Objective: To assess the accuracy of a commercially available real-time reverse-transcription-polymerase chain reaction assay for mammaglobin and cytokeratin 19 mRNAs [GeneSearch Breast Lymph Node (BLN) Assay, Veridex LLC, Warren, NJ] in the detection of axillary sentinel lymph nodes (SLNs) metastases in patients with breast carcinoma.
Summary Background Data: Because of the lack of standardized and widely accepted protocols for a truly accurate histopathologic examination of SLN, the relative merits of alternative assays based on the identification of tumor specific mRNA markers deserve further assessment.
Methods: A prospective series of 293 consecutive SLNs from 293 patients was evaluated. The BLN assay results were compared with those of an extensive histopathologic examination of the entire SLNs performed on serial frozen sections cut at 40 to 50 μm intervals.
Results: The BLN assay correctly identified 51 of 52 macrometastatic and 5 of 20 micrometastatic SLNs, with a sensitivity of 98.1% to detect metastases larger than 2 mm, 94.7% for metastases larger than 1 mm, and 77.8% for metastases larger than 0.2 mm. The overall concordance with histopathology was 90.8%, with specificity of 95.0%, positive predictive value of 83.6%, and negative predictive value of 92.9%. When the results were evaluated according to the occurrence of additional metastases to non-SLN in patients with histologically positive SLNs, the assay was positive in 33 (91.7%) of the 36 patients with additional metastases and in 22 (66.6%) of the 33 patients without further echelon involvement.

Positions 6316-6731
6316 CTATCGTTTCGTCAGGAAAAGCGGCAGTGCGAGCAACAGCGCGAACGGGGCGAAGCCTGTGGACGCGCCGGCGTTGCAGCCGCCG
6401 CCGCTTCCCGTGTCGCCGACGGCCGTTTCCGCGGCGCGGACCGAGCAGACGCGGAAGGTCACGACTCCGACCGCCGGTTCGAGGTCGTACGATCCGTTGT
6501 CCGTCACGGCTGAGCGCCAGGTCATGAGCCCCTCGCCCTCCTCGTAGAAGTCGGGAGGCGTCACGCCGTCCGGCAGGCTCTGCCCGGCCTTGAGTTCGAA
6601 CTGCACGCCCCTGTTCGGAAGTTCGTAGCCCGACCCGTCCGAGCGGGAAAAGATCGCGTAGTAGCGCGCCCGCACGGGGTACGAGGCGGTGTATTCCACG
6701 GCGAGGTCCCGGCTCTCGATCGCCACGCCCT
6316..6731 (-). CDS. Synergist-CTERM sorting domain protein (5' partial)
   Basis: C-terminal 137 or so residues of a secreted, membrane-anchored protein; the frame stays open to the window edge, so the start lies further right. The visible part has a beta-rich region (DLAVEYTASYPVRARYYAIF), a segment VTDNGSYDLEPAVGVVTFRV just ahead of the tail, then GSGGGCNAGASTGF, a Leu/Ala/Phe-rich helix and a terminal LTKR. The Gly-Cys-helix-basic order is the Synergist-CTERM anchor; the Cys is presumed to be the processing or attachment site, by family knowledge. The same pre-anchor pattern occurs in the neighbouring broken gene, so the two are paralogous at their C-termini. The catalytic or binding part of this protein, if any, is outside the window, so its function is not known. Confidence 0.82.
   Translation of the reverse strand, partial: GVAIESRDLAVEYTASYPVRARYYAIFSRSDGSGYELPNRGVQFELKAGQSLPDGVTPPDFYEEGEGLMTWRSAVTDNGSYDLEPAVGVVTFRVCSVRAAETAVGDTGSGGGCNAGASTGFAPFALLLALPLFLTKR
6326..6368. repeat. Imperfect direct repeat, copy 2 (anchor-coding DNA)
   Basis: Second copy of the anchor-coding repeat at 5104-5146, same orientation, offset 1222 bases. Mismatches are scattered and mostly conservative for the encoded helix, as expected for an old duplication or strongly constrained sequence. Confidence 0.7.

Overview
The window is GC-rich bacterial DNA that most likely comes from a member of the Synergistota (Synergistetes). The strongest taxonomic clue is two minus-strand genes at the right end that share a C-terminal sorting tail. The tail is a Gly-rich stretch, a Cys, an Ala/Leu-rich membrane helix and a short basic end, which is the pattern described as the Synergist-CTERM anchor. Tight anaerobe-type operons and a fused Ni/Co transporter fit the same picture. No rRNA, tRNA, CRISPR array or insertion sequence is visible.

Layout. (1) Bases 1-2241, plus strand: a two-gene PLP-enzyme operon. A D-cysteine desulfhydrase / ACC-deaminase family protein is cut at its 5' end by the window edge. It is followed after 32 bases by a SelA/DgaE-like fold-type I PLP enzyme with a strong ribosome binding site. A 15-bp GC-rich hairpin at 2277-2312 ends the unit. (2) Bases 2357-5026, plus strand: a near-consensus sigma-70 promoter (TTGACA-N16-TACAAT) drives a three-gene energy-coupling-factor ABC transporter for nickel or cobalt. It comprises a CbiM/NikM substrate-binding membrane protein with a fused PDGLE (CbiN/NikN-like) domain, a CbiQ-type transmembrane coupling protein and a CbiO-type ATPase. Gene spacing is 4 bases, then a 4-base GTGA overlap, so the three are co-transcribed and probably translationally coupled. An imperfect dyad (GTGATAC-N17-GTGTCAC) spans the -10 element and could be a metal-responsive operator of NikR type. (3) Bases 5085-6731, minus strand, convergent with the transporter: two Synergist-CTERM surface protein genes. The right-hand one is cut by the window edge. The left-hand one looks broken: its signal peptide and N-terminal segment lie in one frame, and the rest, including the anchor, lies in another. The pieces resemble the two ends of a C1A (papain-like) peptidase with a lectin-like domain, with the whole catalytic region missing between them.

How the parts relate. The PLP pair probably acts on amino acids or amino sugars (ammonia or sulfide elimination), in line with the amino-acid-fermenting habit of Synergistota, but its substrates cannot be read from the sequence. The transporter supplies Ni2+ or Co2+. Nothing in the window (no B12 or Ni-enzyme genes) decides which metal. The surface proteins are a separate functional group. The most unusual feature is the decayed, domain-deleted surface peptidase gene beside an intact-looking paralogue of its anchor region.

Conclusions: The sensitivity of the reverse-transcription -polymerase chain reaction assay is comparable to that of the histopathologic examination of the entire SLN by serial sectioning at 1.5 to 2 mm.
A real-time reverse-transcription polymerase chain reaction assay ensures detection of axillary sentinel lymph node metastases from breast carcinoma with a comparable sensitivity to that of the histopathologic examination of the entire lymph node by serial sectioning at 1.5 to 2 mm, and it is correlated with the likelihood of additional metastases to nonsentinel nodes.
From the *Department of Pathology and Laboratory Medicine, European Institute of Oncology; †University of Milan School of Medicine; ‡Department of Breast Surgery; §Department of Nuclear Medicine; ¶Department of Epidemiology and Biostatistics, European Institute of Oncology, Milan, Italy; and ∥Veridex LLC, Warren, New Jersey.
Reprints: Giuseppe Viale, MD, FRCPath, Department of Pathology, European Institute of Oncology, Via Ripamonti 435, 20141 Milan, Italy. E-mail: email@example.com.